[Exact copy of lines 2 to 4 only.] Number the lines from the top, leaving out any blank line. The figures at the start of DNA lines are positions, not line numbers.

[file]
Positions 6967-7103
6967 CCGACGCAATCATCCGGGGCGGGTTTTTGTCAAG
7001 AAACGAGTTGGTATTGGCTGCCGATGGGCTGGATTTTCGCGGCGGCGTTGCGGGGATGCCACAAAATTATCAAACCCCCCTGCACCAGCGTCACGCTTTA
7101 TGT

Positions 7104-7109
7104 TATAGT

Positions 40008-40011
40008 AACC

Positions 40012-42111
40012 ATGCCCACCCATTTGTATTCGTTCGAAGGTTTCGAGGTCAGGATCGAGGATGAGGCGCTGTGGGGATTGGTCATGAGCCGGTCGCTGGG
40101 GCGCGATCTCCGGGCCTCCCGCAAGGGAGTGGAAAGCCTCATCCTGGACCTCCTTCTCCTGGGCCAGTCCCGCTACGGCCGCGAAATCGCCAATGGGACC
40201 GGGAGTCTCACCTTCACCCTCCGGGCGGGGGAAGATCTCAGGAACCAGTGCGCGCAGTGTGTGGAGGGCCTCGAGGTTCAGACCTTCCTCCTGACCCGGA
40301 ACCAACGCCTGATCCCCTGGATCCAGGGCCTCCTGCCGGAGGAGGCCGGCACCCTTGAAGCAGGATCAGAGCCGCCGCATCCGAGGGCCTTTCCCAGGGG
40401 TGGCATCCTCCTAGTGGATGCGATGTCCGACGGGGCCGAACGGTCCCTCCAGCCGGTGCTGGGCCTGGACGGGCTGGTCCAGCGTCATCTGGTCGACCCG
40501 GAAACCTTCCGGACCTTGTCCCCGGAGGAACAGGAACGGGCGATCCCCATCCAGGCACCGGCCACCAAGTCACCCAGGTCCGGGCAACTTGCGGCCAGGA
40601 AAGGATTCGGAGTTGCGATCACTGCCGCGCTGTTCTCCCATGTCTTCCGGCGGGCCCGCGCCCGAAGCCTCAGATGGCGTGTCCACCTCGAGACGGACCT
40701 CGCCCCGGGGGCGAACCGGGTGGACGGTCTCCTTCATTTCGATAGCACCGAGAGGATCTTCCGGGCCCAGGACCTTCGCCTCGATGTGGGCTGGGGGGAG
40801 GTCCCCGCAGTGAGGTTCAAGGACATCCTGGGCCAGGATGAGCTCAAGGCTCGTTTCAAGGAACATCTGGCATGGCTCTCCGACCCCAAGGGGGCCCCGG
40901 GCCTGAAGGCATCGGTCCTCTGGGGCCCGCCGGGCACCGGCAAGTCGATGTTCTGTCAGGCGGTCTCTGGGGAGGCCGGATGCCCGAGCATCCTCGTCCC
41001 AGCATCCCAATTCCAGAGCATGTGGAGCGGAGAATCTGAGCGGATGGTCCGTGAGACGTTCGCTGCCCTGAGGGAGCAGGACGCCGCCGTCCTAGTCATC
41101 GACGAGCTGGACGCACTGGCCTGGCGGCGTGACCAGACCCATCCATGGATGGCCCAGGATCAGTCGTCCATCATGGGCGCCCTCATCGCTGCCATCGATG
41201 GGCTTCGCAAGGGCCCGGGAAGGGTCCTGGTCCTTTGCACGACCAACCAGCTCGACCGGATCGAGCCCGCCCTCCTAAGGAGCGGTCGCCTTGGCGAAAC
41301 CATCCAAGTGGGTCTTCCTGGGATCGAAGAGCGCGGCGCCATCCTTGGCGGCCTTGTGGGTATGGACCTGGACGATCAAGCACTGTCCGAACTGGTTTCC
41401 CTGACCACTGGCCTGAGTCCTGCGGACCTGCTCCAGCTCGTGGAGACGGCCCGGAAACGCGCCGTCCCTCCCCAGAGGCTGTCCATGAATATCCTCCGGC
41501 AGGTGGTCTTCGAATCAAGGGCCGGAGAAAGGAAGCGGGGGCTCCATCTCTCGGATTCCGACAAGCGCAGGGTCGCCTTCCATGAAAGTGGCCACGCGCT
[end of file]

6967 CCGACGCAATCATCCGGGGCGGGTTTTTGTCAAG
7001 AAACGAGTTGGTATTGGCTGCCGATGGGCTGGATTTTCGCGGCGGCGTTGCGGGGATGCCACAAAATTATCAAACCCCCCTGCACCAGCGTCACGCTTTA
7101 TGT